I’ve always made a habit of responding to email messages within a day (even if just to say I’m sorry but I’m busy right now and will try to get back to you next week–or something like that).  While I don’t always live up to this standard,  I believe it is common courtesy to acknowledge that someone is trying to communicate with me (unless they are simply trying to sell me something).

While I consider responding to emails in a timely fashion the professional thing to do, I recognize that some of the people I am trying to reach are overwhelmed and simply don’t have the bandwidth to respond.

Many lawyers make effective use of auto replies to deal with this problem.  They set the expectations so the sender at least knows the message was received.  (If you do use an auto reply, IMHO, a best practice is to give the sender the name of someone who they can reach out to if their matter is time sensitive.  Some lawyers I know–generally more senior attorneys who are more old school– have an administrative assistant monitoring their account so that time sensitive matters are addressed quickly.)

Even knowing that many professionals are simply too busy to respond, it is hard not to take it personally when someone ignores you.  But there are many reasons why emails you send may get no response (aside from the fact that the recipient is busy.)

For starters, email has been proliferating at an exponential rate since it became the dominant form of business communication in the late 1990s.  The sheer volume of email that most professionals receive in a day is daunting and it is only growing. But there are many other reasons why you may not be getting a response when you email someone.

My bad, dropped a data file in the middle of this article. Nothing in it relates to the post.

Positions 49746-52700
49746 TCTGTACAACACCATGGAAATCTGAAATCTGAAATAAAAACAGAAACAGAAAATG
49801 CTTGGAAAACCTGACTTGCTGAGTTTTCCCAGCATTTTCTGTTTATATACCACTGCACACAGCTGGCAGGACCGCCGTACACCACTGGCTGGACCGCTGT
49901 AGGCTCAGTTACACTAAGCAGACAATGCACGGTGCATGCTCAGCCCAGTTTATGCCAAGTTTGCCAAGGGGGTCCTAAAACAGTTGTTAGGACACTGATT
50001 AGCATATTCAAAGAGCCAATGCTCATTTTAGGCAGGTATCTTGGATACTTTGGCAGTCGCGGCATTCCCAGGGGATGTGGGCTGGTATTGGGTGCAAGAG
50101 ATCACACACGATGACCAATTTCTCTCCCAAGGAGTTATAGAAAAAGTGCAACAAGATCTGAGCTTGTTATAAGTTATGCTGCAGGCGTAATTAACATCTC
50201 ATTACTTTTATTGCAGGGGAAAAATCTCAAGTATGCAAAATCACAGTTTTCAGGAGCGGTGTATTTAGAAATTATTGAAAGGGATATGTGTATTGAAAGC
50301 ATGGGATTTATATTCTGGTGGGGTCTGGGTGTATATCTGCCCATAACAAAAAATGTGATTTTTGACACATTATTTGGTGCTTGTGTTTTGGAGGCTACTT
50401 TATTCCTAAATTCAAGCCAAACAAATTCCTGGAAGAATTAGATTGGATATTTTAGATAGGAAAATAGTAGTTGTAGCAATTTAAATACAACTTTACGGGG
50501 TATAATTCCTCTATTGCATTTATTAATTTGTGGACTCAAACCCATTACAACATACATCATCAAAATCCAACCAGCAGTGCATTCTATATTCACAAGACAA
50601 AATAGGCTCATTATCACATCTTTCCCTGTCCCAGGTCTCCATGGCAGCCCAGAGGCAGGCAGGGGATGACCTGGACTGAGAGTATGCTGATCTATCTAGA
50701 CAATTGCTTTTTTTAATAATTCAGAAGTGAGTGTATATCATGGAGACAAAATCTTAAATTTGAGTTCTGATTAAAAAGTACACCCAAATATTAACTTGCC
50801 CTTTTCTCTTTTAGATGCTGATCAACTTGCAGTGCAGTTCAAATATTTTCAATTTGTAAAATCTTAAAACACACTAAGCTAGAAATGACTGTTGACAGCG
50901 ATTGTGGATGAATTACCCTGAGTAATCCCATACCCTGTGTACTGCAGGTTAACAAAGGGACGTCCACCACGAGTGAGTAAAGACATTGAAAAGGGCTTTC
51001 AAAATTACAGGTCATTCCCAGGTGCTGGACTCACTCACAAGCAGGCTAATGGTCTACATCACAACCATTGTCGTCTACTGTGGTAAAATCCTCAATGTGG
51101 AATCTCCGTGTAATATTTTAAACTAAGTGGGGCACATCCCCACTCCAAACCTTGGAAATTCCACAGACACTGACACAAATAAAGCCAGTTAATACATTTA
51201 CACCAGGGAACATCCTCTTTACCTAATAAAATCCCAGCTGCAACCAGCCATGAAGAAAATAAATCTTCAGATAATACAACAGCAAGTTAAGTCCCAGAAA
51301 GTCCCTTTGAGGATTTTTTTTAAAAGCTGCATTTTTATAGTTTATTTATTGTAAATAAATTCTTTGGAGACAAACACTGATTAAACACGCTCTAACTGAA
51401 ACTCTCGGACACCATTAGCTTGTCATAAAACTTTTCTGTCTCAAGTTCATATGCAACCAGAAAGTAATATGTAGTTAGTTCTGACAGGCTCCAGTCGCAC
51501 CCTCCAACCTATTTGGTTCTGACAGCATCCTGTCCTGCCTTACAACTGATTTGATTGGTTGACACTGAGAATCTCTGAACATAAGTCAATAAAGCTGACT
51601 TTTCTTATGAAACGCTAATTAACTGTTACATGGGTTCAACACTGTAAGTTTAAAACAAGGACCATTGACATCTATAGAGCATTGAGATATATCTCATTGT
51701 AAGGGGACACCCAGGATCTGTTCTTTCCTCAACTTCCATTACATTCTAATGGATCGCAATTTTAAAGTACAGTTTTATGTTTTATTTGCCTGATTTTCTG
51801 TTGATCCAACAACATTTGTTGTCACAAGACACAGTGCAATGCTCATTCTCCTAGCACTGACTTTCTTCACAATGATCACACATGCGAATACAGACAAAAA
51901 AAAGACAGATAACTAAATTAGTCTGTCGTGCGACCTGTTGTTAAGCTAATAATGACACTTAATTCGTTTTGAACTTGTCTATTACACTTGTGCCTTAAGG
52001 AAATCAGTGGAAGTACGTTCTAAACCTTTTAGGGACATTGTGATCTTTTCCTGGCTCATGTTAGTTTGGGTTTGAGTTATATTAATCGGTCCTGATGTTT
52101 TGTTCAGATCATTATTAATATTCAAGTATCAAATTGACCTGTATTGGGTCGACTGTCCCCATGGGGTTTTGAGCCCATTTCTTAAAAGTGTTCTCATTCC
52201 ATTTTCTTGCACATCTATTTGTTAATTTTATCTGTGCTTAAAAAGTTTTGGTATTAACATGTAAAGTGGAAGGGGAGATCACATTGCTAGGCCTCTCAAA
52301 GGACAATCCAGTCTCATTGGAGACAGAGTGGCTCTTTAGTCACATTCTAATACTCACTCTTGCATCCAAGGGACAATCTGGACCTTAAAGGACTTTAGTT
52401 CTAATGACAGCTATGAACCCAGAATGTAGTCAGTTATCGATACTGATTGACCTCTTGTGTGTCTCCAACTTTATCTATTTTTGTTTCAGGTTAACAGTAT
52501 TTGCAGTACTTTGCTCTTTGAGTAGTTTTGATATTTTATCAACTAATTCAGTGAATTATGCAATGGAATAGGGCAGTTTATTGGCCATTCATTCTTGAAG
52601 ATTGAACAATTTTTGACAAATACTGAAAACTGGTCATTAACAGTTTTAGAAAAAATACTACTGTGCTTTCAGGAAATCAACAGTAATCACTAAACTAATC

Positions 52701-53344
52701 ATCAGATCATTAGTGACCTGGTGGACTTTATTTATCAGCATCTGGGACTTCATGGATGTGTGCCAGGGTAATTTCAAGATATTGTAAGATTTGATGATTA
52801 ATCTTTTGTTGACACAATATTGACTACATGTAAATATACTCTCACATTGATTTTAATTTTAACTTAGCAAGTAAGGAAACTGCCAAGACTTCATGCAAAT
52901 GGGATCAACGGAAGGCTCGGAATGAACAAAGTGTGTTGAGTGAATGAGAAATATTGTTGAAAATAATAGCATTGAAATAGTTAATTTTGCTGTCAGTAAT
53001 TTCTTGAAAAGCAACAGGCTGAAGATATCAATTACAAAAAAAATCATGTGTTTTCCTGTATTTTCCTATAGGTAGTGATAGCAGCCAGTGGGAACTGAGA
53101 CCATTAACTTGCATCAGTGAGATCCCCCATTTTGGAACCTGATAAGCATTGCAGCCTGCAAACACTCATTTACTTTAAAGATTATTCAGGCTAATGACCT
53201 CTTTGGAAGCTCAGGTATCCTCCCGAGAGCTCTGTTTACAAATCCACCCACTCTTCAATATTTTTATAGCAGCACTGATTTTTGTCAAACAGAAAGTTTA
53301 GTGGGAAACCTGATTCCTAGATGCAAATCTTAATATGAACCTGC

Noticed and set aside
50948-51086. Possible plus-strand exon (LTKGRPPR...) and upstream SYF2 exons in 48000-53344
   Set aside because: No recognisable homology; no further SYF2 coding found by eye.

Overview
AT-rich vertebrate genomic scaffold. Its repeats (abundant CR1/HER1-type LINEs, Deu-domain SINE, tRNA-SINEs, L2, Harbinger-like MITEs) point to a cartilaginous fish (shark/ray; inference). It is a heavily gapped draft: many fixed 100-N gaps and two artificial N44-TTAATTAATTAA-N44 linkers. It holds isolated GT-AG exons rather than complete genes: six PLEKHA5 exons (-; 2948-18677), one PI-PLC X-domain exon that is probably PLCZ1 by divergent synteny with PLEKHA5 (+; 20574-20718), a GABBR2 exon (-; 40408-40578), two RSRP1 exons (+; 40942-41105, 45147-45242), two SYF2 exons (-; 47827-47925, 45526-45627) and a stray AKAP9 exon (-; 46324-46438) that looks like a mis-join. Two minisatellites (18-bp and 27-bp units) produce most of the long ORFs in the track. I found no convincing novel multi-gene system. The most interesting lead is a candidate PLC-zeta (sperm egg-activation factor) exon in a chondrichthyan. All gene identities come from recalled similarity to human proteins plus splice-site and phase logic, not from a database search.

Spam filters seem to be getting a lot more aggressive in trying to weed out unwanted solicitations from our in-boxes.  It is incumbent on all of us to check our spam folders daily.  I’ve been seeing more and more legitimate email ending up there.

There is also “user error” at play. In the old days, when you sent a letter, you had a physical envelope that went in the mail.  With email, however, failing to click send or cc: the right person means the message won’t get delivered and you may never know it.

In addition, sometimes people have things going on in there personal lives that make it hard for them to respond.

I’ve had every one of these things happen multiple times in the last few months.  I sent a message and the recipient didn’t see it because they were too busy. I’ve had recipients who saw a message I sent and forgot to get back to me because they were involved in too many things and my message moved down the queue.  Many messages I’ve sent have landed in spam folders.  Some of my recipients thought they had hit send but didn’t or replied to the person I wanted them to meet but forgot to cc me.  I’ve sent email to people who have had a death in their family (and never set up an auto reply).

So what is the best way to address these challenges?  Here is my list:

  • If you don’t get a response, don’t be afraid to send a follow up email asking if the person received your first message.
  • If the follow up gets no response, try texting or calling.
  • Unless your matter is time sensitive, wait a few days between follow ups so you don’t appear too aggressive.

Most of the time when I do this, the person on the other end apologizes.  In the last 2 weeks, I’ve received four messages from lawyers who were either embarrassed that they hadn’t responded, thankful that I told them to check their spam folder, or apologetic for their own “user error”.

If you have any questions about how you can make your own communications more effective, particularly if they are more in the realm of marketing communications, please email me. I check my spam folder daily!

By |Published On: February 27, 2021|Categories: e-mail communication, e-mail marketing, legal marketing|

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